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Subject Re: XML and web services
Date Tue, 29 Oct 2002 19:41:05 GMT

Doesn't this all seem complex compared to just supporting an XML datatype?

For a number of the Weblogic services I've created I used things like:

- <message name="fetchAdvisorListRequest">
        <part name="arg0" type="dom:org.w3c.dom.Document" />
- <message name="fetchAdvisorListResponse">
        <part name="return" type="dom:org.w3c.dom.Document" />

As you can see, the endpoint takes a single argument in and sends a single
argument back - just XML docs.

This makes it easy to send pretty complex data structures over the wire.
For example, one app we created had an XML element called <Command> that we
used to implement a 'Command Pattern' for the web service. The <Command>
value was passed to a factory class that returned a parser that knew what
to expect in that particular XML document. We created upwards ot 20
commands for the project - all with widely varying XML content - and we had
to implement only a single web service endpoint. Plus all the data was
readable text when monitored using tcpmon.

I know that another department connected to one of the services using some
MS technologies - though I don't know the details - and was able to process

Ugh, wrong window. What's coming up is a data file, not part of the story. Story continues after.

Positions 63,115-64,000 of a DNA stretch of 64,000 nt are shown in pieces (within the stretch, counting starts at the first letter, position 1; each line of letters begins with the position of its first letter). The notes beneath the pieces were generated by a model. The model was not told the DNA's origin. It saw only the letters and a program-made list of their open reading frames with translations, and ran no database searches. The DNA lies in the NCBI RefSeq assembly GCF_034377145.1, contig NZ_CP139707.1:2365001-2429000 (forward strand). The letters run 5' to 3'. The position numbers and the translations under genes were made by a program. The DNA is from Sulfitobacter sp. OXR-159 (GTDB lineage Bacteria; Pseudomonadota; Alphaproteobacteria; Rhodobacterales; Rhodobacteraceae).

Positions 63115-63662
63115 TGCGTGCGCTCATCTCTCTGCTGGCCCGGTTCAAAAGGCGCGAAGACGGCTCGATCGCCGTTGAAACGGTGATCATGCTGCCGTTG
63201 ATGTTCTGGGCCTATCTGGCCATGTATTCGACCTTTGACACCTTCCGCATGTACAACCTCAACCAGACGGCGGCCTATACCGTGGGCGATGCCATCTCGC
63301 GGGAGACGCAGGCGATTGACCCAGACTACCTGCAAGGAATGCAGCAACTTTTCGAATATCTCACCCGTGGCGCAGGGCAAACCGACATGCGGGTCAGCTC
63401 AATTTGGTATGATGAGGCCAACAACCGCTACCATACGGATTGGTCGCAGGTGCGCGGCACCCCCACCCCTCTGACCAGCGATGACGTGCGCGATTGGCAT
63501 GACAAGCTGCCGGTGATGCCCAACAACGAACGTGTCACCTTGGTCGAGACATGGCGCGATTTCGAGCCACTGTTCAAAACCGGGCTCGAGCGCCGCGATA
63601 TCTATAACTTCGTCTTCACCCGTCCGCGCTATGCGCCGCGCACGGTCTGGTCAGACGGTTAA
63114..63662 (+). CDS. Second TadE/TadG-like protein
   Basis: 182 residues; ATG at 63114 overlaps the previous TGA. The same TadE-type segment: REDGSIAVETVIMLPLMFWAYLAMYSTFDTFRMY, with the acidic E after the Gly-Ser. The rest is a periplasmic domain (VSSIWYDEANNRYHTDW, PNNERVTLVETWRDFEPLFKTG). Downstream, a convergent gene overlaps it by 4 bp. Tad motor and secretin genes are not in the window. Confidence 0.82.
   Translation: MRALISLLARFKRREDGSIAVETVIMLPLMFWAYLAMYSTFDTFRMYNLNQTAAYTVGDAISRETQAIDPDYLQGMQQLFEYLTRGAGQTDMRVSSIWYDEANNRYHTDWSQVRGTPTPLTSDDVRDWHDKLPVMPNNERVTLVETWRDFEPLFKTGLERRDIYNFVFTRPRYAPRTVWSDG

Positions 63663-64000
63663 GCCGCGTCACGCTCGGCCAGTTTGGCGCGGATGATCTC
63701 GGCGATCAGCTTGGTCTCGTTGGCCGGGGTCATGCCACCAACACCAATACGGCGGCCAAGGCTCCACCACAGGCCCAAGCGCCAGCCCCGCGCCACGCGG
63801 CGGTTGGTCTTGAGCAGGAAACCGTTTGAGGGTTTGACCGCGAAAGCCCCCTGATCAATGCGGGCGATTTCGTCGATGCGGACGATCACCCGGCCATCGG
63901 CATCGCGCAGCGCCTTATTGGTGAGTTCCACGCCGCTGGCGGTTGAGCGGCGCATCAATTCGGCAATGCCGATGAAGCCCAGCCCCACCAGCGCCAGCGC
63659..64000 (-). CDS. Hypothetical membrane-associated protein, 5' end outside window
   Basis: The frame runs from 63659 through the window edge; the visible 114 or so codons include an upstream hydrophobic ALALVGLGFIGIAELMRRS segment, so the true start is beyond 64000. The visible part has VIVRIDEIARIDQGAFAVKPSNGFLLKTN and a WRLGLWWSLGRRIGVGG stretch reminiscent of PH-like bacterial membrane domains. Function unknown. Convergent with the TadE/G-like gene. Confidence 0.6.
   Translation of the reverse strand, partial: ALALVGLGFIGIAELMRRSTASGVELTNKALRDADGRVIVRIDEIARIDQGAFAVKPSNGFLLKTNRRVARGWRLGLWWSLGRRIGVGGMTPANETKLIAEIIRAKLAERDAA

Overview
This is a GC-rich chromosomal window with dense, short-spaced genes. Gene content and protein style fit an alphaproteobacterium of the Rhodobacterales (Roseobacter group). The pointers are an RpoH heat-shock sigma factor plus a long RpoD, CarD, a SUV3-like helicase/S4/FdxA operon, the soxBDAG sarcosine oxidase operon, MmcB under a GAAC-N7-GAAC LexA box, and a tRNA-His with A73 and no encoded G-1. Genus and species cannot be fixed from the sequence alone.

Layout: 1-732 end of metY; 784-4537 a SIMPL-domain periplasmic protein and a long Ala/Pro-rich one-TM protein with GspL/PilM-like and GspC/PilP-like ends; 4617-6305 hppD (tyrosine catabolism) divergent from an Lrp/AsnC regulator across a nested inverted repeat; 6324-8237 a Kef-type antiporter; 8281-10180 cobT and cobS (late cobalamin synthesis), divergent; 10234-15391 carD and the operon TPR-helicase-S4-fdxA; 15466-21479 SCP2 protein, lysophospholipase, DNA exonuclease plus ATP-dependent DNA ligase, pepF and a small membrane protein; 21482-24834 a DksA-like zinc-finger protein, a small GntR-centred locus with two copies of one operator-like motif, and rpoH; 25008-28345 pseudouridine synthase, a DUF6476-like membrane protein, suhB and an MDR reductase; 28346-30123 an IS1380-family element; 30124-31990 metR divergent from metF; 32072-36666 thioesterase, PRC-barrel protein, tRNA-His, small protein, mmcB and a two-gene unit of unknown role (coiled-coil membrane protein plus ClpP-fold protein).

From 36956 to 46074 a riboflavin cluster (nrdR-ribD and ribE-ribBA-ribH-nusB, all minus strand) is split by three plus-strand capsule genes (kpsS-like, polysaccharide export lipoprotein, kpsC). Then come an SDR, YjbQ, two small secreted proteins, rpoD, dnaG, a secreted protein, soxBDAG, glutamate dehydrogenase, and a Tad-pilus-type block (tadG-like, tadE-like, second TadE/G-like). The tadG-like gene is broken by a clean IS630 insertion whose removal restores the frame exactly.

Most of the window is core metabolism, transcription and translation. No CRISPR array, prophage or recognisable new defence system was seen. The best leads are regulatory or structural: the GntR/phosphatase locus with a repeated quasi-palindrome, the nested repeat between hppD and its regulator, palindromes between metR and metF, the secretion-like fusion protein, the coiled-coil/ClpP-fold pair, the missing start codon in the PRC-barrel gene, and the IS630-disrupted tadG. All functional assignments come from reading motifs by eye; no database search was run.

things with no problem.

This seems to me to be a much simpler way to build web services than to
create a bunch of different services and endpoints and have to have
different datatypes (and potentially custom handlers).


James Black <> on 10/29/2002 01:26:41 PM

Please respond to

cc:     (bcc: Kevin Bedell/Systems/USHO/SunLife)
Subject:    Re: XML and web services

Ricky Ho wrote:

> Besides the performance overhead of converting the XML to a byte array
> back, another big minus is the WSDL in this case has lost all the schema
> definition.  In other words, the client and the server has to use another
> channel to communicate what does the detail of the request and response
> look like.

  That is why one parameter that the client sends is to tell the server how
return the data.

  For my purposes this works well, since the output can vary so much.  For
others it may not be as useful.
  I am also on a 100Mb network, and so bandwidth is not a concern. <g>

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